More people selling businesses than starting them

The latest Sensis Business Index reveals that 12% of small Australian firms are looking to close or sell their business largely for lifestyle reasons while 9% are planning to start a new business.

 

The survey of 1800 SMEs shows small businesses have experienced tough trading conditions, with many facing the financial impact of recent natural disasters.

 

According to the survey business confidence remains at 44%, 8% down from this time last year, while perceptions about the current state of the economy have fallen from 23% to just 8%.

 

Profitability weakened in the small business sector, falling 5% to -10% and remaining in negative territory for the fifth consecutive quarter.

 

Support for the Federal Government’s policies increased during the quarter with SMEs citing small business management schemes as evidence that the government was trying to help small businesses, but it remains in negative territory at -25%.

 

According to report author Christena Singh SMEs are closing or selling businesses primarily for lifestyle reasons rather than due to economic uncertainty.

 

Singh identified the hospitality sector as having a high turnover of business owners, with 22% intending to sell their business.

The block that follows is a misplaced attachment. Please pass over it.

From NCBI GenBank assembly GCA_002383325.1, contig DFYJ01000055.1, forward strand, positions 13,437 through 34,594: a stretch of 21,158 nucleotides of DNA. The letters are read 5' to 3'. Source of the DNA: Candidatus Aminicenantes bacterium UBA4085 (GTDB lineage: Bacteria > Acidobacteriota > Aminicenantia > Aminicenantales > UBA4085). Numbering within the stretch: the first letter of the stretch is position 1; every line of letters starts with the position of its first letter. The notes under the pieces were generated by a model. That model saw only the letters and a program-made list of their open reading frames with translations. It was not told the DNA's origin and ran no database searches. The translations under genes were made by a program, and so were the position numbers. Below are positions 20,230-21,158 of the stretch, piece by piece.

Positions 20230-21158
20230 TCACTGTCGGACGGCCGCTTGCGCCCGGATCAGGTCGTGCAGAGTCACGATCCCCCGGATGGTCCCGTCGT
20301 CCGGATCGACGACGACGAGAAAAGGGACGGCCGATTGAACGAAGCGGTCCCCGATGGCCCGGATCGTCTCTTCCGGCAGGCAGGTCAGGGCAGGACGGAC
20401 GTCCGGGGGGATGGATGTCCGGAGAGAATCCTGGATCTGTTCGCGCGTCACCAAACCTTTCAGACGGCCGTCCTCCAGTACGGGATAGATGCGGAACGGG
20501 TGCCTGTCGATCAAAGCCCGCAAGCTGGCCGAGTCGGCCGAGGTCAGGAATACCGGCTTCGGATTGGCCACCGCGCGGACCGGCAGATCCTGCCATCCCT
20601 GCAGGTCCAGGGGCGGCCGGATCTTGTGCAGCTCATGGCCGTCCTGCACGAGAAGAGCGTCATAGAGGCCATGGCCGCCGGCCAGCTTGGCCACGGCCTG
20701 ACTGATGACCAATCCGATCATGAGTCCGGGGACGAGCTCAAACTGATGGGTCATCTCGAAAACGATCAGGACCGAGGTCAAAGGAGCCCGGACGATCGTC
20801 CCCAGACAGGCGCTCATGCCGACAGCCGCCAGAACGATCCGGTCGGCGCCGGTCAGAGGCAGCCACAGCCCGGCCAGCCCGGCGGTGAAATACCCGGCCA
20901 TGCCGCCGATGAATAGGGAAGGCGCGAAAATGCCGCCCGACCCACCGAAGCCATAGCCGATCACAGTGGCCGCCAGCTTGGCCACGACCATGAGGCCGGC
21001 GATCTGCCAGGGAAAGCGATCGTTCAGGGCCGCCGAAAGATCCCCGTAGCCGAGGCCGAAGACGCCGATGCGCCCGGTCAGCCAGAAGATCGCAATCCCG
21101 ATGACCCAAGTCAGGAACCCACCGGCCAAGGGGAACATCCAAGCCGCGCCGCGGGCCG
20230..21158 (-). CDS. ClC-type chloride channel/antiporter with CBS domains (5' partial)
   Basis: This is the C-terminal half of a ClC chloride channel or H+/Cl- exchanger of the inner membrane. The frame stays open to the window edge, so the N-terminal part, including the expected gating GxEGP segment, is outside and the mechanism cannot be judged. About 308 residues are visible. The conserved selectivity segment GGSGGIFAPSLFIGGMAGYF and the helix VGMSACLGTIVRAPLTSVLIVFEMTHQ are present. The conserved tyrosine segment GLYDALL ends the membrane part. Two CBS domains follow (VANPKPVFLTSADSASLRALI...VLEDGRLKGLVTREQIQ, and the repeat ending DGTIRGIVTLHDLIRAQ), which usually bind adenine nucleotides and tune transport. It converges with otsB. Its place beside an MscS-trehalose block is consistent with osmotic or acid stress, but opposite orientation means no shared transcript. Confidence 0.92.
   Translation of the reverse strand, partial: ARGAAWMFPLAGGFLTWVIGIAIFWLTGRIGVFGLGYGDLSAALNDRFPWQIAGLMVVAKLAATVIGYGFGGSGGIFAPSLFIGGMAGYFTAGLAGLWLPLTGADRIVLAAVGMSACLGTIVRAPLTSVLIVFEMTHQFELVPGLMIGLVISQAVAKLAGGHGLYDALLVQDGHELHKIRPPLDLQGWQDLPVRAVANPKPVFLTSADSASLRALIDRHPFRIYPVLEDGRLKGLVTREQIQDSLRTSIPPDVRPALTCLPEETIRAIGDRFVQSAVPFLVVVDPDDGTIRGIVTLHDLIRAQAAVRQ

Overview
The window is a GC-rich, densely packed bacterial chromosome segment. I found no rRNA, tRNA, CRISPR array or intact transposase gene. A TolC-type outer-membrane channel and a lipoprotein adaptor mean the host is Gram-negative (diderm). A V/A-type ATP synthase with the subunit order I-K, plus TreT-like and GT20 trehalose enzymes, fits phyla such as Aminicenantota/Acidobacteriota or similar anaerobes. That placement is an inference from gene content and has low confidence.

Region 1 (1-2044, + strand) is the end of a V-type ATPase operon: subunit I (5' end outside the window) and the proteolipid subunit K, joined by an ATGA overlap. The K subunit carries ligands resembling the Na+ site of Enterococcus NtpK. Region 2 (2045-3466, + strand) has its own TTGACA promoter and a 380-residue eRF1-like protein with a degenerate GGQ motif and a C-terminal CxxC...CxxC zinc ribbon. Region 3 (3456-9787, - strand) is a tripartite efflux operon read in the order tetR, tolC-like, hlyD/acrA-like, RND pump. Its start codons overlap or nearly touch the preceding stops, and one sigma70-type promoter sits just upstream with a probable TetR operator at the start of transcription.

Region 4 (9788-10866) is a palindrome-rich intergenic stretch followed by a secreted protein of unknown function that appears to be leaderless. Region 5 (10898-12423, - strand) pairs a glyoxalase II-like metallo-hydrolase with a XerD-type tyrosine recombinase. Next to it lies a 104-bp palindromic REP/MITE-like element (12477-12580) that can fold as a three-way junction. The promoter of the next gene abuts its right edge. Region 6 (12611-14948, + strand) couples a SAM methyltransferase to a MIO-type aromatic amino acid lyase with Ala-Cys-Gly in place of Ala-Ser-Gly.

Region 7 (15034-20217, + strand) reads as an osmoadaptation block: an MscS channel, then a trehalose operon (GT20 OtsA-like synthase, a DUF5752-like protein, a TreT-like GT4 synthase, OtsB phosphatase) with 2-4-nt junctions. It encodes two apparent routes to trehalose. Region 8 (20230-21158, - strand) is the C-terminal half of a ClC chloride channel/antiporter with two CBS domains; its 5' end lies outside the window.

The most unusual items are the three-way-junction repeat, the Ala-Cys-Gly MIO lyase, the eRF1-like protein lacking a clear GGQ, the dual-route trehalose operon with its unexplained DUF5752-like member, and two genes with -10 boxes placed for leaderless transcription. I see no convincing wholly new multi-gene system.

Of the 9% who were starting a business, which includes those with existing businesses, Singh says retail is one of the most popular sectors despite tough conditions.

 

But she says small business can no longer “ride the wave” of the strength of the economy and will need to take a proactive approach to offerings and marketing strategies in order to stay afloat.

 

According to the report four in 10 small businesses are planning to introduce new products and services during 2011 while around a third plan to increase their digital presence.

 

One in five businesses is planning to implement social media activities and according to Singh only 13% of small businesses are planning to do nothing.

 

“There has been a shift in consumer expenditure patterns, saving rates are up around the 10% mark. Businesses are having to change their strategies (if they intend) to look at growth in the new market,” Singh says.

 

“It is important for businesses to analyse their products and services and see how these shifts (in consumer spending) will affect their cash flow. They need to be proactive about these things because the economy won’t do it for them.

 

“As lack of demand is the number one concern for Australian small businesses it is not surprising that many are ramping up sales activities, including expanding their sales force and increasing advertising.

 

“It’s about getting out there and doing the hard yards (after) assessing what the new consumer landscape means for their business.”

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